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Zogerke, Zogerin or Firzogerin — literally female speaker — was title given to women who, being able to read Yiddish and often also Hebrew, would read aloud the prayers in the vayberishe shul or women’s section, helping the other women to follow the service. As I’ve described in some of my posts, emotion was a key component of prayer in traditional Jewish life, and especially of women’s prayer. The role of the zogerin was therefore also to lead this public expression of emotion, and as well as being well-educated in Jewish scripture, zogerins would usually be very talented creators of spontaneous, Yiddish prayer. As described in Rokhl Brokhes’ short story — performed beautifully here by Alona Bach with music and film editing by Uri Schreter — a zogerin was also someone that other women would come to for advice, blessings and prayers, and it could be quite exhausting work!

While most people who are familiar with Yiddish and Yiddish culture know of prayer-leader zogerins and zogerkes, what is less well-known is that the same title was also a title given to a type of female ritualist who worked in the cemetery. Sometimes prayer-leader zogerins also functioned as cemetery-zogerins, for example, a prayer-leader zogerin may have been the person who took a young bride to the cemetery on her wedding day to invite her deceased relatives to attend — a very common practice that is often mentioned in Yiddish literature and memoirs. However, in many shtetlekh the role of cemetery zogerin was distinct. Unlike female-prayer leaders, who did this as a mitsve, cemetery zogerins were — like other female cemetery ritualists — often paid for their work. In the Yizker-Bukh of Kremenits, where we read about two generations of zogerins, ‘firzogerin (cemetery)’ is listed among the professions practiced in the shtetl, underneath tea-house and inn keepers and the goose plucker.

As we see with Shiphrah-Leah, the zogerke of kletsk, Zogerke or Zogerin was a title sometimes given to professional mourning women also known as klogerins, klogmuters or beterins (wailers/lamenters and implorers). However, the title also referred to an often overlapping role – a woman who was able to communicate and entreat with the dead on behalf of the living, particularly on days when deceased souls were believed to linger in the cemetery, on their yortsayts (death anniversaries), the wedding days of living family members, and in the month of Elul. As you can read about on another page, this was something also done by a feldmesterin – a cemetery or grave measurer.

In their function as facilitators of a connection between the living and the dead, cemetery zogerkes and feldmesterins are clear examples of another of the ‘netivot’ or archetypes of feminine Jewish ritual leadership outlined by Jill Hammer and Taya Shere in The Hebrew Priestess — the Shamaness or in Hebrew Ba’alat Ov, which Hammer translates as ‘keeper of ancestor spirits.’ That this term is used to describe female practitioners of magic in the bible is very interesting when we consider that most of the magics and indeed many of the tkhines or prayers practiced by Jewish women in Eastern Europe seem to have drawn heavily on ancestral connection.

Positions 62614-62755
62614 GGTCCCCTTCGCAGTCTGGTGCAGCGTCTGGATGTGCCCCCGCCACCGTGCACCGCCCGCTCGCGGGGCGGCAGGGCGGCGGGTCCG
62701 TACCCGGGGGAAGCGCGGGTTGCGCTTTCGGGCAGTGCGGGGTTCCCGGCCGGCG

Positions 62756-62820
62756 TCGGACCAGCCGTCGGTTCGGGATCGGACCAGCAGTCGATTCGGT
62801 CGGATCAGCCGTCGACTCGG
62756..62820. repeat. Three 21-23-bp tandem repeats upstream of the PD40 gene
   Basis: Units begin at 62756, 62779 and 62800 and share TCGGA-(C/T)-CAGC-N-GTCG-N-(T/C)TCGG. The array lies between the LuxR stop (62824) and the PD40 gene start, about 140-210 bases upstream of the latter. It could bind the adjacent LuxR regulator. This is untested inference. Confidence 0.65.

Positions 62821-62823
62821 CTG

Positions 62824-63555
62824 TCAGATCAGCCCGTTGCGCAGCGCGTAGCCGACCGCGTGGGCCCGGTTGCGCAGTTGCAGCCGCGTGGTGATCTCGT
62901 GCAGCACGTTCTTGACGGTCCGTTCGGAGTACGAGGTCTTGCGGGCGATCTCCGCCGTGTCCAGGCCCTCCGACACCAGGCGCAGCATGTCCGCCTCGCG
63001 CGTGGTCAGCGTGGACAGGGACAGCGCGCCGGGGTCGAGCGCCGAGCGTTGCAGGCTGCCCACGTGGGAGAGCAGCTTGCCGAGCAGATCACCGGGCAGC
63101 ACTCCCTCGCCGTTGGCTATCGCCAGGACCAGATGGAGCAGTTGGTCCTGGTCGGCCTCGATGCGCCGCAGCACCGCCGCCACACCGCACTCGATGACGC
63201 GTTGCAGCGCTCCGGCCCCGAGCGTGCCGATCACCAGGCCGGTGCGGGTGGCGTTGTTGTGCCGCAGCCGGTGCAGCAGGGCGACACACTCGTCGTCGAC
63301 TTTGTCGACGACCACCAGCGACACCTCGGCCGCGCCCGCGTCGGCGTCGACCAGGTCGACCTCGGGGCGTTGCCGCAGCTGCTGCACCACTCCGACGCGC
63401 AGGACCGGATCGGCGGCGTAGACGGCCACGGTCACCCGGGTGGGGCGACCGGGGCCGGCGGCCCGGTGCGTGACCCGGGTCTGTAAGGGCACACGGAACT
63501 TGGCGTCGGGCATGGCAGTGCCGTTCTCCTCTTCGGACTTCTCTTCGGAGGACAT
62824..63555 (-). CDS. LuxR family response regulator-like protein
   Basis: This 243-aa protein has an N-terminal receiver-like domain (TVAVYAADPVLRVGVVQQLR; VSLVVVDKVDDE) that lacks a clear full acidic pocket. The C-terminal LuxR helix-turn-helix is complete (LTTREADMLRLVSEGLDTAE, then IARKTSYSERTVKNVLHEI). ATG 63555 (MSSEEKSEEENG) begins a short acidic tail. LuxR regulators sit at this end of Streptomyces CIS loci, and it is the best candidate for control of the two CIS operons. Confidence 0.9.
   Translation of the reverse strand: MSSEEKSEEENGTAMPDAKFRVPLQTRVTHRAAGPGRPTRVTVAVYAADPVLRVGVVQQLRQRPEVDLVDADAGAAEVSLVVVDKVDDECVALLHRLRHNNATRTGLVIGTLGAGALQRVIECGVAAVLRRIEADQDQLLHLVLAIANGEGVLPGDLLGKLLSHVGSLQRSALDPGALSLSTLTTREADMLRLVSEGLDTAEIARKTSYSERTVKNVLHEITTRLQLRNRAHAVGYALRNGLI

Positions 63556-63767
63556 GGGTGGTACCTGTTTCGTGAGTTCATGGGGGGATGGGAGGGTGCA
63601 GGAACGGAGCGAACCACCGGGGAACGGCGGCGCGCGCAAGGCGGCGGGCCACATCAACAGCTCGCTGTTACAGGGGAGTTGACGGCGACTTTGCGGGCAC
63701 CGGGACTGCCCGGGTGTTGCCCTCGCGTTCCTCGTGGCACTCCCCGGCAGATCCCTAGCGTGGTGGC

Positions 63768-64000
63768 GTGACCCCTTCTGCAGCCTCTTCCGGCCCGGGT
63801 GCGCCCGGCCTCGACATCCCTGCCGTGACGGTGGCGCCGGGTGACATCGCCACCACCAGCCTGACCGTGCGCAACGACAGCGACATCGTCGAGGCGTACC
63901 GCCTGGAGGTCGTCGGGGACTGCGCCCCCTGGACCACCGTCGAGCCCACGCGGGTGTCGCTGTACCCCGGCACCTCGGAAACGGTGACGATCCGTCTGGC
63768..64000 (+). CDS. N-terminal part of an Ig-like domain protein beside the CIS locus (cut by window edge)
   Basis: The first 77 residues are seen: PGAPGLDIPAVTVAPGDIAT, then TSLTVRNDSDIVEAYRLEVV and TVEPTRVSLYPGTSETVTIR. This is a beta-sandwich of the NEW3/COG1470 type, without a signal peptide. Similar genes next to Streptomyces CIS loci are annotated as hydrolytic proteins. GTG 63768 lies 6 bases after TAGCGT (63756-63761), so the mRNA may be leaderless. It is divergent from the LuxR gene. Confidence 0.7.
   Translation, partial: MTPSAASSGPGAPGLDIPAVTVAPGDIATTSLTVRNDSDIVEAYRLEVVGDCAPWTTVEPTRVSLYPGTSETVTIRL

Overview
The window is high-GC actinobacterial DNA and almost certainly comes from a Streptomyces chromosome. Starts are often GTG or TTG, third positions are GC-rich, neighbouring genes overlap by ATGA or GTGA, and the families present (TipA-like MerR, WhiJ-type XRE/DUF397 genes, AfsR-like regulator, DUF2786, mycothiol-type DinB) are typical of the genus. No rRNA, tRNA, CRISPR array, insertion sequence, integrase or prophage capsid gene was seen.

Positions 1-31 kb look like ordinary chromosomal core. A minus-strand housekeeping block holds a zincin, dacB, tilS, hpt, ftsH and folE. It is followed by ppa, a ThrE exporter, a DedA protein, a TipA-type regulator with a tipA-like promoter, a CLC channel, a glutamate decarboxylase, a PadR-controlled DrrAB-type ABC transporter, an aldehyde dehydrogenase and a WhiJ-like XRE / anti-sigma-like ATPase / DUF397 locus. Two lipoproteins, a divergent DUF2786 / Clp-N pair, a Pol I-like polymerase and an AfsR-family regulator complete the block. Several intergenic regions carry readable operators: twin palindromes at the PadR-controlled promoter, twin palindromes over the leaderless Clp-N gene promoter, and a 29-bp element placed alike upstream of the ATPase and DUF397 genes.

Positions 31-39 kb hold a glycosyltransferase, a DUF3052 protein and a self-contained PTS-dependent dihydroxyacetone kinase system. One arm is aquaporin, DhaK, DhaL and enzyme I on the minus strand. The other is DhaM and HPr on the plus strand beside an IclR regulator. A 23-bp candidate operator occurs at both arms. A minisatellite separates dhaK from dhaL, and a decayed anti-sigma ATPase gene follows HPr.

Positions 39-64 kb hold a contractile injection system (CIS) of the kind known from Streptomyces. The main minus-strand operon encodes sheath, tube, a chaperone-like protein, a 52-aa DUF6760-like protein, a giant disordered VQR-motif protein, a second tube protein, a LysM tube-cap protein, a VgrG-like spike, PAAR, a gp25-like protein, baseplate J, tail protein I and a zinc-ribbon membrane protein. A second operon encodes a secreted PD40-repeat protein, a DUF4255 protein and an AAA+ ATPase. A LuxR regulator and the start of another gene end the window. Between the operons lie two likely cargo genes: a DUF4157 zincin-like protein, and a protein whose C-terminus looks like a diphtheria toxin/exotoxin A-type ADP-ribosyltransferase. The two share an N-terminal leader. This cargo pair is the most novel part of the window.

As Jill Hammer describes in her chapter on this archetype, Jewish law is somewhat ambivalent and even contradictory regarding what kinds of spirit connection are allowed and kosher. While witchcraft, including communication with the dead, is explicitly banned by the bible and condemned by the Talmud, both are also full of evidence that it continued to be practiced, including by the Rabbis themselves. Anyone familiar with Yiddish literature will know that magical practices - including communication with the dead, who were believed to involve themselves in the world of the living whether or not the living wanted them to — persisted in the nineteenth and even twentieth century Jewish communities of Eastern Europe. However, as many of the sources gathered here show, there were rules and limitations which were understood and enforced by female ritualists as well as by the male religious leadership. In Sh. Ansky’s the Dybbuk, when the bride Leah goes to the cemetery to invite her relatives to the wedding, she asks her aunt Frayde if she can also invite her deceased beloved, Khanan. Her aunt tells her firmly that she may only invite blood relatives — who a 1928 YIVO ethnographic study tells us would already be lingering in the cemetery waiting for their invitation. Leah ignores this advice, and Khonen’s soul possesses her as a dybbuk.

Yiddish sources — memoirs, yizker bikher, ethnographic research and fiction based in real life like Ansky’s— show us that communication with the dead was an essential part of Jewish religious life. The dead were able to help the living, but also – as the aforementioned ethnographic study tells us — if they were not visited at the appropriate times, they were liable to become offended, which could also have terrible effects on the living.  Such communication was therefore also dangerous, explaining why in many places skilled professionals — often women — were paid to do it on behalf of others. Indeed, if Leah had gone to the cemetery with an experienced Zogerke rather than the anxious Frayde, who is alarmed by her niece’s attraction to the dead, she may have been better protected.  

Right to left: Golda and Reyze,zogerins in Kremenits, Ukraine, before the war. From the Kremenits, Vizhgorodek and Potshayev Yizker Bukh (1965.) I've translated one part of this book, about Leybeshekhe the 'firzogerin' of kremenits, which you can read here. A separate post about Golda and Reyze will be up soon. It is worth noting that, practising later than Leybeshekhe, they are reading from prayer books rather than speaking spontaneously, showing how the custom had changed.  

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